The effect of light wavelength on phototactic response in Drosophila melanogaster wild-type and ort1 mutant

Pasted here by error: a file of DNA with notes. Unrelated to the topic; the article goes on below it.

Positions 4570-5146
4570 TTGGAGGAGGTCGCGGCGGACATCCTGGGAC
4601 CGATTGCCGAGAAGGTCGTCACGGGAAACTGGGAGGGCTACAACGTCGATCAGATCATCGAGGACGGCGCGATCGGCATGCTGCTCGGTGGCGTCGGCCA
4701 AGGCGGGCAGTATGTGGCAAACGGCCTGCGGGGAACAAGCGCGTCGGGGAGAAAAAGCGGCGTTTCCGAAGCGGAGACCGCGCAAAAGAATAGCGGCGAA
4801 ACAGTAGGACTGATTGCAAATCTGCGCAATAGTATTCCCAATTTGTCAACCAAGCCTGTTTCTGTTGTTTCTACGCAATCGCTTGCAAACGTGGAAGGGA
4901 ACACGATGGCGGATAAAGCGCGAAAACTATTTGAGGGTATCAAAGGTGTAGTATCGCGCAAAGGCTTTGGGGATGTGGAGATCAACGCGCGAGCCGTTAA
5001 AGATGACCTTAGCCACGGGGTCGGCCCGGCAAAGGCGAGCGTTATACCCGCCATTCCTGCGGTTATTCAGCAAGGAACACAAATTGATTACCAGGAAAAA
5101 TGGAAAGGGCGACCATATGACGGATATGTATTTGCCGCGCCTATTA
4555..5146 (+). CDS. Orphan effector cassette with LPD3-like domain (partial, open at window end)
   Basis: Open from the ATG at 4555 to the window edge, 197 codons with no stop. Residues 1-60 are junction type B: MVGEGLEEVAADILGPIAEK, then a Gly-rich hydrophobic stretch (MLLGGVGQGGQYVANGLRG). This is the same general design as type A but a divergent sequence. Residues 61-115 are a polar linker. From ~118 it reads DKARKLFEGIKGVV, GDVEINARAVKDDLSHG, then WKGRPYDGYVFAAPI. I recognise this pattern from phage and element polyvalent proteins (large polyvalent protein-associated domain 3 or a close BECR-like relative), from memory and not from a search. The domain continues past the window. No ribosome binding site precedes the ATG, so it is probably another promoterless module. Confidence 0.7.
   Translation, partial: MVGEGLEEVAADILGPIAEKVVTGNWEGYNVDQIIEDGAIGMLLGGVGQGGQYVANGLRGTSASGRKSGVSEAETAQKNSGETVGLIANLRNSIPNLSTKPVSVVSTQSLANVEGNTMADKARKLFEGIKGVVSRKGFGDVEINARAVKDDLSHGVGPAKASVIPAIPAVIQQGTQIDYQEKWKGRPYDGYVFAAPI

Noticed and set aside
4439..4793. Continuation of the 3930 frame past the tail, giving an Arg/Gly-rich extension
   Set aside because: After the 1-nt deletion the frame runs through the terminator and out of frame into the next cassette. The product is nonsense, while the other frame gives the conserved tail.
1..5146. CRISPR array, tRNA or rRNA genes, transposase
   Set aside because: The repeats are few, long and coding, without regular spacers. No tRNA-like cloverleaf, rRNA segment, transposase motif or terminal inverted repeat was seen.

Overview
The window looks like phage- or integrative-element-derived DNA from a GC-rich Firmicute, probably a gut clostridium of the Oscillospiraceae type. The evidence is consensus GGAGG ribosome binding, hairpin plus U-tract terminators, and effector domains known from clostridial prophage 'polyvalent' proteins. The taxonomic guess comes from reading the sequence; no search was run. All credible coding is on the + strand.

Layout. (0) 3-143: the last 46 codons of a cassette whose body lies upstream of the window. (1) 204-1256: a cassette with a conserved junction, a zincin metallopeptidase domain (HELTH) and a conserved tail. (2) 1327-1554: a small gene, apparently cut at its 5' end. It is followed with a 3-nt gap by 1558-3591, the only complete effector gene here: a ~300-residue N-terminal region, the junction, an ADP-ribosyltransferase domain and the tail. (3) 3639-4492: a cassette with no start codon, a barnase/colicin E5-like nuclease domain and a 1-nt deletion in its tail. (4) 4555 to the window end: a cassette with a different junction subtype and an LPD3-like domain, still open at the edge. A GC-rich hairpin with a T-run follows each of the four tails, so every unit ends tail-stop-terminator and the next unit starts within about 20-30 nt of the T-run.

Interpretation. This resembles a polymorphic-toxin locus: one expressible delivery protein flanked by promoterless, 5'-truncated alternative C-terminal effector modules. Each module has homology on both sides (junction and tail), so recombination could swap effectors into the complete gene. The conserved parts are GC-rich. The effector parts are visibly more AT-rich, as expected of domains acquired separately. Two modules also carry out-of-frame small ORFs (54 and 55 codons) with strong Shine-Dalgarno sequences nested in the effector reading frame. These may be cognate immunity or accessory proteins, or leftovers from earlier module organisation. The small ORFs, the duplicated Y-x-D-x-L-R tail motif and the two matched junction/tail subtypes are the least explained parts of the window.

AbstractDifferent spectral wavelengths of light exist in our natural environment that can influence an organism’s behaviour. Some organisms may show a preference for different areas with certain wavelengths while others may completely avoid such regions. We were interested in the phototactic response to certain spectral wavelengths of light, in both the wild-type and ort1 mutant of Drosophila melanogaster. We performed two separate experiments for the wild-type and mutant strains, using green, red, and blue acetate filters at spectral wavelengths of 500, 680, and 410 nm, respectively. We constructed a setup with four t-tubes and measured the time spent by an organism in each of the three regions, in order to test if spectral wavelength preference was present. We found that for both the wild-type and mutant strains there was a significant difference between the percentages of time spent in each of the three different colour regions. For the wild-type strain, we found that the mean percentage of time spent in the green was the highest, followed by red. We found that the blue region had the lowest percentage of time, indicating the lowest preference. For the mutant strain, we found that the highest mean percentage of time was in the green region, followed by blue, and then red. We used the Kruskal-Wallis one way analysis of variance with an alpha p-value of 0.05 and found the wild-type had a p-value of 0.0226 and the mutant had a p-value of 0.028; therefore, we rejected the null hypothesis and found support for our alternate hypothesis; there is an effect of spectral wavelength on phototactic response in wild-type and mutant D. melanogaster.